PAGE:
Ohio Legislative Service Commission
Limit (UPL) payments as well as to offset GRF spending. Without the
assessment revenue, the Ohio Department of Medicaid (ODM) had to use
more GRF than had been planned to make October Medicaid payments.
This imbalance between GRF and non-GRF spending should be corrected
when the assessment revenue is collected.
Through the first four months of FY 2017, across all funds,
Medicaid expenditures totaled $7.86 billion, $746.5 million (8.7%) below For the first
the year-to-date estimate. GRF Medicaid expenditures were $6.13 billion,
four months of
95.1 million (1.5%) below estimate, while non-GRF Medicaid
FY 2017, all-
expenditures were $1.73 billion, $651.4 million (27.4%) below estimate.
ODM is primarily responsible for administering Medicaid, with the
assistance of five other state agencies – Developmental Disabilities, Job
and Family Services, Health, Aging, and Mental Health and Addiction had a negative
Services. As seen from Table 5, ODM, the largest agency within this
program category, also had the largest year-to-date variance. Across all
funds, ODM's expenditures were $655.1 million (8.6%) below the year-to-
date estimate. Through the first four months of FY 2017, ODM's GRF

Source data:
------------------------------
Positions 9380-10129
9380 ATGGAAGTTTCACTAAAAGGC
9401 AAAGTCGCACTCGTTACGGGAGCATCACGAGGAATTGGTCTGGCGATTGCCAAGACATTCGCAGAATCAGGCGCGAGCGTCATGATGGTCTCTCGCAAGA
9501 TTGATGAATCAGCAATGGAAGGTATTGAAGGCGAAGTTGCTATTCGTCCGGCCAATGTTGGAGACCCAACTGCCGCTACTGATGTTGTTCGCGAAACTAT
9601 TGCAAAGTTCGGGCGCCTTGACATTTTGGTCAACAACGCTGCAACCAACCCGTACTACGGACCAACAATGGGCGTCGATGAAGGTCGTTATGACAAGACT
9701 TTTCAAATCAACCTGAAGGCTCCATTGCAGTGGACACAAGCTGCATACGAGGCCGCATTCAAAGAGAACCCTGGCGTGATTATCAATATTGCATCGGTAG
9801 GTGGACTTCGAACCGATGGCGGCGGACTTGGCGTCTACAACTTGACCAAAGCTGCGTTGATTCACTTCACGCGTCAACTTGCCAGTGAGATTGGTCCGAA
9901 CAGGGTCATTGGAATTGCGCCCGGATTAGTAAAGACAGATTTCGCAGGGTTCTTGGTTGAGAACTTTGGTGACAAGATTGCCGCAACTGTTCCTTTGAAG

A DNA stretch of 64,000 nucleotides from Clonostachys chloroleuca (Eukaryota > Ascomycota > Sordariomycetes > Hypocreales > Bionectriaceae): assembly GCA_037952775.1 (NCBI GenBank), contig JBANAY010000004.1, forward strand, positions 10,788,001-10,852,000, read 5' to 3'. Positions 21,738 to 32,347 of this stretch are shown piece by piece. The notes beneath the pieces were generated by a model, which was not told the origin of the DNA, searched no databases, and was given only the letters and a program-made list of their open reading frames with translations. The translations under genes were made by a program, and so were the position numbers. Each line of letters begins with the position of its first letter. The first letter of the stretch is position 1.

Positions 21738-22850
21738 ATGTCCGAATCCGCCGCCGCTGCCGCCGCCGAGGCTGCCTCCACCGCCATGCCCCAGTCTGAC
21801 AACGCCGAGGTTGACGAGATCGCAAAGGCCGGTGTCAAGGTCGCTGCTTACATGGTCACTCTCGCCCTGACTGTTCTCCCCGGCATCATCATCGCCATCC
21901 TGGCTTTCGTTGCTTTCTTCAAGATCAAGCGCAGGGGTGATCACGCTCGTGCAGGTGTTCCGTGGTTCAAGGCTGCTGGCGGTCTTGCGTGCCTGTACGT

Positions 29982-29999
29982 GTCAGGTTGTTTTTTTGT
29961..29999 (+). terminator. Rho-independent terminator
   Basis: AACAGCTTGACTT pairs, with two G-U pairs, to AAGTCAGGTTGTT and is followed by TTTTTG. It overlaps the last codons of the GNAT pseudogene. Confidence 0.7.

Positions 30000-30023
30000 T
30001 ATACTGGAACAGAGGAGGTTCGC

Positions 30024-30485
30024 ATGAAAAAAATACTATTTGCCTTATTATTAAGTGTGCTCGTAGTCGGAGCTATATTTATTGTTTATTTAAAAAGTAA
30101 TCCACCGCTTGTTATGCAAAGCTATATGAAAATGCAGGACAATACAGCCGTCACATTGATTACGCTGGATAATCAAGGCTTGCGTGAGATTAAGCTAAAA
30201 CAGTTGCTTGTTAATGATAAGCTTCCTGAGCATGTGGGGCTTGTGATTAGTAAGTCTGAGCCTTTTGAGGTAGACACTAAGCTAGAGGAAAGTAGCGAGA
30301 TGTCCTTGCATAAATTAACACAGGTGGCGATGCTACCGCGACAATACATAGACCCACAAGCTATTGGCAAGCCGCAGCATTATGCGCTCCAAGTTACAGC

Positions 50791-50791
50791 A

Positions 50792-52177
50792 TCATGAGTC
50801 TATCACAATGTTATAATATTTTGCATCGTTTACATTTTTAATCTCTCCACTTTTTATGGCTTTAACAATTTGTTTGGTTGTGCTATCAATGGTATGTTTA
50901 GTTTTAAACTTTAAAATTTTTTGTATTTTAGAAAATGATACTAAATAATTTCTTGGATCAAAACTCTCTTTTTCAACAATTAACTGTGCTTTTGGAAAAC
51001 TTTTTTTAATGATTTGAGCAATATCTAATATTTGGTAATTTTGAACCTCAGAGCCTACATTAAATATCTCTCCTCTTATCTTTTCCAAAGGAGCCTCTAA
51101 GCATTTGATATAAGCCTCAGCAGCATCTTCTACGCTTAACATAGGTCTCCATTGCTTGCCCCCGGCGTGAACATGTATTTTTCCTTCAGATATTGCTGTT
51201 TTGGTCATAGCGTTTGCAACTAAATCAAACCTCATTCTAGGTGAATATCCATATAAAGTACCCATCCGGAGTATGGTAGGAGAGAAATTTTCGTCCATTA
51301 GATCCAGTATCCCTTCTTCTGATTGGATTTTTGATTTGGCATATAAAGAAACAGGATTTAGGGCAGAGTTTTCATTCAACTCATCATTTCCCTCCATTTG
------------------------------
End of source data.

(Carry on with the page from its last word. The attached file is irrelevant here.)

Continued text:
expenditures totaled $5.91 billion, which was $78.3 million (1.3%) below $95.1 million
estimate, and its non-GRF expenditures totaled $1.02 billion, which was
expenditures from the Department of Developmental Disabilities (DDD),
the second largest agency within this program category, totaled
576.8 million (36.1%) below estimate. GRF and non-GRF Medicaid
850.5 million through the first four months of FY 2017, which was
57.1 million (6.3%) below estimate. Together, ODM and DDD account for
about 99% of the Medicaid expenditure total.
Table 6 details all-funds Medicaid expenditures by payment
category. As seen from the table, Managed Care had the largest negative
variance for the year-to-date at $295.7 million (8.4%), which grew as a
result of consistent underspending due to new Managed Care rates for
016, effective January 1. These rates were lower than projected,
particularly those for the MyCare program, which provides managed care
services for Ohioans who receive both Medicaid and Medicare benefits.
The rates will continue through the end of the calendar year, meaning the
Managed Care category will likely continue to have a negative variance
through at least the first half of FY 2017. However, this variance was
partially offset by approximately $50 million of pay-for-performance
payments made during the month that were expected to be paid in
September; approximately $24 million in payments are still outstanding.
Other payment categories that had significant negative year-to-date
variances were Hospitals, Administration, and ACA Expansion. The
negative variance for Hospitals ($184.4 million, 36.8%) was almost entirely